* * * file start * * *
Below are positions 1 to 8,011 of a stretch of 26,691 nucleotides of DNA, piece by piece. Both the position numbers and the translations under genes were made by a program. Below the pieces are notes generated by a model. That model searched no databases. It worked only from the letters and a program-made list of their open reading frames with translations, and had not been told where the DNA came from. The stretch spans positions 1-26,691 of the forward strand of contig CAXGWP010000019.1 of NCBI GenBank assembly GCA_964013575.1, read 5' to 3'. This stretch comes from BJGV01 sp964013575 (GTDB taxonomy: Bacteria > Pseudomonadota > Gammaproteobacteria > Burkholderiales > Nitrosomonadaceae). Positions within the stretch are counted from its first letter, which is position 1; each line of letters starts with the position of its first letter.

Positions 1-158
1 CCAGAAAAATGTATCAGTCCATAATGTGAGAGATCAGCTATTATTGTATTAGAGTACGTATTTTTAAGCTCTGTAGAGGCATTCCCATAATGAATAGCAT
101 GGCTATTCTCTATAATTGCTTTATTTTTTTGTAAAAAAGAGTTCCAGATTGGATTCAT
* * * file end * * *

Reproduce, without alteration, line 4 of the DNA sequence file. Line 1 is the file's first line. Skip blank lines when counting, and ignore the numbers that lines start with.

101 GGCTATTCTCTATAATTGCTTTATTTTTTTGTAAAAAAGAGTTCCAGATTGGATTCAT